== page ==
I think that as his grandchild, I got to know the very best side of my grandpa. He was a wonderful grandfather.
He was always happy to see us. Always had something fun for us to do, whether a tractor ride around the property, a trip to the malt shop, a new toy, and always candy.
He had a unique sense of humor that found enjoyment in wrapping us kids Christmas gifts like rings of salami, goober peanut butter & jelly, duct tape… you never knew what you were going to open from Grandpa.
I’ll always remember walking through the parking garage of the retirement center he and my grandma managed and spotting his signature drawing on the back of especially dirty car windows (it was a monkey smoking a cigarette. Where he came up with that, I do not know.)
I’ll always think of him when I see John Deere tractors & fire trucks. He grew up on a farm, and spent 25 years as a volunteer firefighter. He enjoyed decorating his spaces with a model collection of both.
One thing Grandpa did not like was to be bored, and when he was you can be sure he found ways to keep things interesting by getting into trouble. Once he was living at the nursing home there was always something to hear about what his latest escapade had been.
I’ve always loved seeing photos of him as a little boy. For one he is adorable (I especially love the photo of him with his twin brother, they are so cute! I remember the first time he showed it to me, I was around 8 and I don’t think I knew he had a twin prior to that. He asked if I could tell which one was him, and I said yes! The one with the pouty face.)
I think his childish spirit of fun and mischief, for better and for worse, stayed with him all his life.
Sometimes I think about how if I could go back in time, I’d like to go and be a nanny for his mother’s children. She had 12, I think Mary Poppins could have helped them out.
He always loved being read to, and would tell me about how some of his favorite memories were from his first year as a newlywed when he and my grandma lived in an old farm house with no heat or indoor plumbing (he called it “the winter at Valley Forge”). When they got home after work they’d get straight into bed, because it at least had an electric blanket. He brought home books he had enjoyed at school, and my grandma would read to him. Little House in the Big Woods & others by Laura Ingalls Wilder were some of his favorites, as well as classic nursery rhymes, which he was always quoting to my kids when we would FaceTime him.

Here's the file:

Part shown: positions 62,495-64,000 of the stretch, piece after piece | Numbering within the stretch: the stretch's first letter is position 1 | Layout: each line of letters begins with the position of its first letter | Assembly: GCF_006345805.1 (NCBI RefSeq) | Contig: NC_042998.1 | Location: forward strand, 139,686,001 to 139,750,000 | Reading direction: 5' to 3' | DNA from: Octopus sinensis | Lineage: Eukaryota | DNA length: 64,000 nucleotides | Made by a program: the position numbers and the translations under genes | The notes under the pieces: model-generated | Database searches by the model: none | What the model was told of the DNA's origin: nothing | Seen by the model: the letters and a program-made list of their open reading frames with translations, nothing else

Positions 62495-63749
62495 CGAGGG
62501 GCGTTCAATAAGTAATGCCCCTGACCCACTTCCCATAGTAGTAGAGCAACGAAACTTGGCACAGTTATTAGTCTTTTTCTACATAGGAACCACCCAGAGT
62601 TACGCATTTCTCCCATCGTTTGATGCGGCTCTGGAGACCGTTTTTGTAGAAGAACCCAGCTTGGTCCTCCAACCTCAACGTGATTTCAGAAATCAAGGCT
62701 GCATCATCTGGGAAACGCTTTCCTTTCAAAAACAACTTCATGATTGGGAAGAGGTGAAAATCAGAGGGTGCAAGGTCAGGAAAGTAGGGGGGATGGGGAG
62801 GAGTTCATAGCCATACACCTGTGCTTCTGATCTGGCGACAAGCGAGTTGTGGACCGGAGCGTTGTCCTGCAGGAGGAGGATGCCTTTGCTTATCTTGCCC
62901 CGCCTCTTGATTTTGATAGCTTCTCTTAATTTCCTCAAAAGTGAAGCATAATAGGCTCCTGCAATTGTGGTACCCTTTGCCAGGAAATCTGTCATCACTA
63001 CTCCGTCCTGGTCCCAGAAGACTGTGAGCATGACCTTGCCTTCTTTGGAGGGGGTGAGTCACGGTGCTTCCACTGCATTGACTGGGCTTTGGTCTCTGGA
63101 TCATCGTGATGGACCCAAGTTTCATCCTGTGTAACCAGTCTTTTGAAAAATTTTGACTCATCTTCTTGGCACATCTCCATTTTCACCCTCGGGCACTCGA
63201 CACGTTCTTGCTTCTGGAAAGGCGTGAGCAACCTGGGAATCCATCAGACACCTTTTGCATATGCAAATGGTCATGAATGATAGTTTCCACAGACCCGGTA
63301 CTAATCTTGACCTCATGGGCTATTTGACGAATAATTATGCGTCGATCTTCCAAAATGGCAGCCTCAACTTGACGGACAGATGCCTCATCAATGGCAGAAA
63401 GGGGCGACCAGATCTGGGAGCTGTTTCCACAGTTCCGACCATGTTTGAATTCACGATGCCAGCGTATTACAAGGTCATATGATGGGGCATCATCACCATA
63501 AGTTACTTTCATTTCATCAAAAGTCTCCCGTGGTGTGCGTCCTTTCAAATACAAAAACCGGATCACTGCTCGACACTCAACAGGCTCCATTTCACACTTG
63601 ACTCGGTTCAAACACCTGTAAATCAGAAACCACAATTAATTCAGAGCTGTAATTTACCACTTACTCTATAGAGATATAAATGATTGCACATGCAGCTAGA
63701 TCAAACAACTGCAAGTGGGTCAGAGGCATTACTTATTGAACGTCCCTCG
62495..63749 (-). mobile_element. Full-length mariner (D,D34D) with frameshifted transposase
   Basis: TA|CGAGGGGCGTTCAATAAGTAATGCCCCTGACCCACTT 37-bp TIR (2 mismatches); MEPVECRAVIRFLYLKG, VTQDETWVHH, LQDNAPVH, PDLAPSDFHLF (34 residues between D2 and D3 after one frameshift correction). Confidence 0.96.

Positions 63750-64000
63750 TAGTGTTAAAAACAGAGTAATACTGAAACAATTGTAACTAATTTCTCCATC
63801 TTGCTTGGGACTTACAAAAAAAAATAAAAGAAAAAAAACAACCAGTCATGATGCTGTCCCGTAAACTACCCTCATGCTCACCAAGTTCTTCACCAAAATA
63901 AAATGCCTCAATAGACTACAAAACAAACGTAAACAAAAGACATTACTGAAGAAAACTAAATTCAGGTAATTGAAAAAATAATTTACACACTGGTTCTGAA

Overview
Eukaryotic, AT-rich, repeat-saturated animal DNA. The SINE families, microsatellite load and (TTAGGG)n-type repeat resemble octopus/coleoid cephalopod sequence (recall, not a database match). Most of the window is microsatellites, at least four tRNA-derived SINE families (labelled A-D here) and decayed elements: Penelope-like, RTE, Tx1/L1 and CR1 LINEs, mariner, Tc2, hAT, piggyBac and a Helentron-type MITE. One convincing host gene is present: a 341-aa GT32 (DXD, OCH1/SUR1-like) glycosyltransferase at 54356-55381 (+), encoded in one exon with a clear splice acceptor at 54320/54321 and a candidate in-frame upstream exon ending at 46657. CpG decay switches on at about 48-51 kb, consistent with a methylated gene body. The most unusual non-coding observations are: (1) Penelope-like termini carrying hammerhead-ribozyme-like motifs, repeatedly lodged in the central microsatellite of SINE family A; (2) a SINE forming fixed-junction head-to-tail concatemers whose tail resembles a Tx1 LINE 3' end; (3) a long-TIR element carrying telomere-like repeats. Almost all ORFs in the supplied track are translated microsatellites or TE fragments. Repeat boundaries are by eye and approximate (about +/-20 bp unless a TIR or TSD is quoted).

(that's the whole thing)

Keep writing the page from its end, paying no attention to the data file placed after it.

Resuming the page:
A couple of years ago I was sitting with him in the den at their house, with Alia playing on the floor and the television on, when the topic of heaven came up. I asked him, “do you think you’ll go to heaven?” He answered “oh I dunno, I hope so.” I think he may have wondered if his life had been “good” enough to make it there. I shared with him what it says in Romans 10:9
If you declare with your mouth, “Jesus is Lord,” and believe in your heart that God raised him from the dead, you will be saved.
I told him it’s not complicated (and no one has been “good enough”.) The only thing that can get us there is asking Jesus to save us. I asked him if he’d ever done that, and he said he had.
So while I miss him on earth, miss his FaceTime calls, his holiday cards, hearing his voice and seeing his face, I look forward to the day we’re together in heaven, and I imagine with gladness the joy he’s experiencing there now.
Where his body is new and in its prime, where there is no sorrow or sadness or sickness. Where he’s meeting up with friends, old and new, and I hope maybe even his faithful dog Fritzie was there to greet him.
I don’t know all the wonders heaven holds, but I do know the Lord who made it all, and rest in His care, for
No eye has seen, no ear has heard,
and no mind has imagined
what God has prepared
for those who love Him.
1 Corinthians 2:9